USF health insurance navigators address COVID-19 enrollment surge

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While the COVID-19 pandemic sweeps across the nation resulting in loss of employment for many, USF College of Public Health’s Jodi Ray wants the public to know that doesn’t mean they have to lose health care coverage too.

Ray, program director of the COPH’s Florida Covering Kids & Families, says she and her team of health insurance navigators experienced a jump in calls over the past few months from individuals who have been furloughed, laid off, or are self-employed.  

Jodi Ray

“From the day the person experiences the reason to lose coverage, they have 60 days to apply for a special enrollment period,” Ray said.

A Special Enrollment Period (SEP) is a time outside the yearly open enrollment period where you can sign up for health insurance if you’ve had certain life events, including loss of health coverage, moving, marriage, new baby, or adopting a child. Additionally, a person who was unable to apply during that period due to COVID-19 may be eligible for another SEP.

Enrollment in Medicaid or the Children’s Health Insurance Program (CHIP) may be done any time of the year, whether you qualify for a SEP or not, according to Ray.

Ray said has also outlined more detailed COVID-19 SEP information, which includes guidance on what options are available for those who lost a job, are experiencing reduced working hours or are now unable to afford their premiums.

“To qualify in terms of insurance being unaffordable, they would look at the cost of the insurance based on household income,” Ray said. “We can also potentially get an SEP if something changed to make them eligible for tax credits, such as a change in household income.”

Ray stressed individuals should be cautious of groups selling short-term plans, which may not cover all COVID-19 services.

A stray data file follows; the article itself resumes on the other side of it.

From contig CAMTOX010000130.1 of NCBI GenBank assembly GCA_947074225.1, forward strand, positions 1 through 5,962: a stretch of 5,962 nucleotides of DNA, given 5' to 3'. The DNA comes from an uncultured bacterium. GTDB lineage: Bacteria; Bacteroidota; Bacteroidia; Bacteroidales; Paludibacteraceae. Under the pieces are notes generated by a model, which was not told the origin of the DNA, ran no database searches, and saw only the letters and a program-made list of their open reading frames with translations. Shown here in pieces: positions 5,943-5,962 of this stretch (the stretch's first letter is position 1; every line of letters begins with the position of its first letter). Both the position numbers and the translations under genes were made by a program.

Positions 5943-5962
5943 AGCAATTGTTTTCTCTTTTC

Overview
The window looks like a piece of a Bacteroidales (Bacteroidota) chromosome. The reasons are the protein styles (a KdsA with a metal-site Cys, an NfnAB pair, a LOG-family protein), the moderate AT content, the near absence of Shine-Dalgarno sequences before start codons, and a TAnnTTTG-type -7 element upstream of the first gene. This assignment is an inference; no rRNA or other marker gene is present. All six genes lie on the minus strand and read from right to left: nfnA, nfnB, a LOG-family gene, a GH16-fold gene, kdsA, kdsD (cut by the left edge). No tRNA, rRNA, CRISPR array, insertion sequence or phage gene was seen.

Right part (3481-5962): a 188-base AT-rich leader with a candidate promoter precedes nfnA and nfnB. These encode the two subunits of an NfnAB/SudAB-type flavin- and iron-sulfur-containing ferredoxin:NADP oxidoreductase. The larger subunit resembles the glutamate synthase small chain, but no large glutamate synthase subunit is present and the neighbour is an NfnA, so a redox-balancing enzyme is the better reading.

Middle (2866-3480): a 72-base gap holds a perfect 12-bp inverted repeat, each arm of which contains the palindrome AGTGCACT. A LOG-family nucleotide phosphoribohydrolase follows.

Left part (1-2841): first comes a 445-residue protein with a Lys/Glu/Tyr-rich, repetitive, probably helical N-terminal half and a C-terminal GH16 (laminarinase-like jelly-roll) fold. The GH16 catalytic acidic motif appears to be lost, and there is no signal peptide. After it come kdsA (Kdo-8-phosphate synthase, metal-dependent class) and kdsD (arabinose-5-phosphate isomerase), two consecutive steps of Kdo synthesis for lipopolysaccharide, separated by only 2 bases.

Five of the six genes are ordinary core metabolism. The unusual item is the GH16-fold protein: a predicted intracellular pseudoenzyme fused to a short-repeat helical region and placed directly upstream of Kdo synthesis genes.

“Keep in mind that people are out there selling these short-term plans,” she said. “They are not under the same requirements to cover COVID testing and treatment. People think they are going to get a deal out of some junk plan. They are going to find they aren’t going to have the coverage they expect to have. People have to be careful about that and which is why it’s important to talk to a navigator.”

Ray said there are even Marketplace plans that offer telehealth for little to no co-payments.

“Some people don’t even realize this is an option; they can continue health care without putting their health at risk,” she said.

Despite a drastic decrease in program funding over the last few years, Ray and her team are currently conducting appointments virtually to help those in need across the state.

To speak with a navigator for assistance, visit or call toll free 877-813-9115.

“Our team will also help with Florida KidCare, which has open-enrollment year-round, and covers children until they turn 19,” she said. “It’s important to get the word out, I think some people they just don’t know where to go for help. We can also help with any other complicated situations with their Marketplace or KidCare coverage. We can also address application issues. We don’t want people out there struggling.”

Story by Anna Mayor, USF College of Public Health